Trust, but verify.
Those of a certain age will remember this as one of US President Ronald Reagan’s favourite phrases when he was in office in the 1980s.
‘The Gipper’ used the old Russian proverb to describe his approach to US nuclear disarmament talks with the USSR. This was much to the amusement (or perhaps exasperation) of his opposite number, Mikhail Gorbachev, General Secretary of the Soviet Communist Party, who told him, “You repeat that at every meeting.”
Whatever your politics, ‘trust but verify’ is a good rule of thumb when it comes to believing what you read or see in the media, or when someone is trying to persuade you to do something that carries inherent risk (like choosing a particular investment).
Despite what we’d like to think, we all encounter things on social media and in the press that we want to believe, because they comply with our own values and biases. We have an emotional response to much of what we see, hear and read, especially over the last couple of years.
Let’s face it, it would take a heart of stone or the brain of a robot not to respond emotionally to some topics. Words like ‘climate emergency’, ‘immigration’, ‘guns’, ‘Brexit’, ‘vaccines’ and ‘lockdown’ can generate a visceral reaction.
We respond instinctively; they’re ‘trigger words’ and our own personal values and confirmation biases can mean we perhaps don’t dig deep enough and look at the facts.
When it comes to money, the same rules apply. Words like ‘hot stocks’, ‘unbeatable opportunity’ and ‘market crash’ can make us think about doing things with our portfolio that we probably shouldn’t.
Of course, marketers use this technique all the time. The more emotional we feel about something, the more we like, share and possibly buy.
It’s not all bad, of course: charities rely on triggering our emotions to encourage us to donate or volunteer for a good cause. But so do commercial organisations selling products you wouldn’t really want if you looked a little deeper and engaged your critical faculties.
It’s one thing to wonder if a news story about a politician or celebrity is correct. But we’d argue you should pay even more attention if the other party is asking you to part with your money.
How do you sort out the baddies from the goodies?
Do your fact-finding due diligence and check your biases when you see, hear or read something new that makes you feel like sharing or buying.
Unless you can prove it’s right, assume it’s not. Don’t let confirmation bias – the fact that it accords with your views – blind you to the possibility it might be complete rubbish.
Ask: why do they want me to believe this? What’s in it for them? Don’t let familiarity bias get in the way: the tendency to accept something because you know the person who’s selling it, or they’re a big name and you’re used to people talking about them.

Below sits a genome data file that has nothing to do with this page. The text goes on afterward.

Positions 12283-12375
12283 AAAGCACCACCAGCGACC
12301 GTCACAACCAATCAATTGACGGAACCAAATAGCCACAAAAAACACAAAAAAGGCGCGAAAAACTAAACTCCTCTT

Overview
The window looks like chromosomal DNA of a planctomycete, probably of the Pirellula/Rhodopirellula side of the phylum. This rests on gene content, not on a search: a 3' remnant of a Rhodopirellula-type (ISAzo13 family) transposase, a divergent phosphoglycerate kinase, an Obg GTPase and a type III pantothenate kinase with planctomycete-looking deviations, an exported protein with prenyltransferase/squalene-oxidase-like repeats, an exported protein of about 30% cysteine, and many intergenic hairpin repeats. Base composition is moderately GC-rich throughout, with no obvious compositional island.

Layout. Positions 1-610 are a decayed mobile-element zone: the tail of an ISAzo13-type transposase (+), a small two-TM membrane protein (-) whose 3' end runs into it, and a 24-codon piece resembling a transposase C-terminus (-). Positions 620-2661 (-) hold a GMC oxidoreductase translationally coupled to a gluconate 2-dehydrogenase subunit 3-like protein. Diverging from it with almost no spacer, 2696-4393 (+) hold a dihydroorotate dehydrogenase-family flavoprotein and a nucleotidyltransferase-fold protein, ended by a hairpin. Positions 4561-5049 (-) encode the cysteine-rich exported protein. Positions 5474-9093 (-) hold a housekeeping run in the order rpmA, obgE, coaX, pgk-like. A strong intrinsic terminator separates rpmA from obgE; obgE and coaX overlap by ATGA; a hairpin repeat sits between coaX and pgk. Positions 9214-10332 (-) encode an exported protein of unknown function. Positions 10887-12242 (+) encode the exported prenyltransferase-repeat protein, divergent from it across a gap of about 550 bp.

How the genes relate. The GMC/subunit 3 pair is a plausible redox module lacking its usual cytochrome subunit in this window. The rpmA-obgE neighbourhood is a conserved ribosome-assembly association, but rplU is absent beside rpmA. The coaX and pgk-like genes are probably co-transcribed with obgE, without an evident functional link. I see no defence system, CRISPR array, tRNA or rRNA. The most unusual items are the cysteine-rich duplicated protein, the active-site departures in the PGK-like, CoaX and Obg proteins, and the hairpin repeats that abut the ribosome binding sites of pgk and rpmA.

Also ask: who is it asking me to do this? Scammers, for example, can be extremely good at making emails and phone calls look and sound genuine, leading otherwise savvy people to transfer the contents of their bank account to that of a plausible trickster. But even legit businesses can persuade you to do something you may regret in hindsight.
Check them out. Comb through their website. Look at independent reviews. Check that what they’re saying stands up to scrutiny. Blind spot bias means we often are well aware of others’ cognitive biases but don’t see the same mistakes in our own behaviour.
If we see something repeated again and again, it can seep into our brain and we believe it, even if we were sceptical the first time we heard it. Hindsight bias leads us to believe what we see now, and perhaps forget the unease we felt when we first encountered the claim.
Herd mentality often leads us in the wrong direction. If it’s a good deal today, it will be tomorrow. Don’t let anyone hurry you into making a financial decision you will live to regret just because ‘everyone else is doing it’.
Three checks anyone can do
Reality check. Is it really true? Fortunately, there are a number of online fact checkers who do the heavy lifting for you. So next time something sounds just a bit too far-fetched, check it out on Snopes or fullfact.org.
Google it. Scroll down through the ads and marketing websites until you come to reputable journalistic, academic, scientific or independent trade websites or publications and see what they say. If the only result that comes up is the link your friend sent you, then you (probably) have your answer.
Find the source. Dive deep into the links until you arrive at the peer-reviewed academic paper, recording of the actual speech or other original (nor reported) source. Get it from the horse’s mouth.
It’s in your interests to make sure the news and information you act on is the truth, the whole truth and nothing but the truth. Emotional reactions may be more exciting but, when it comes to investing, base your decisions on the evidence.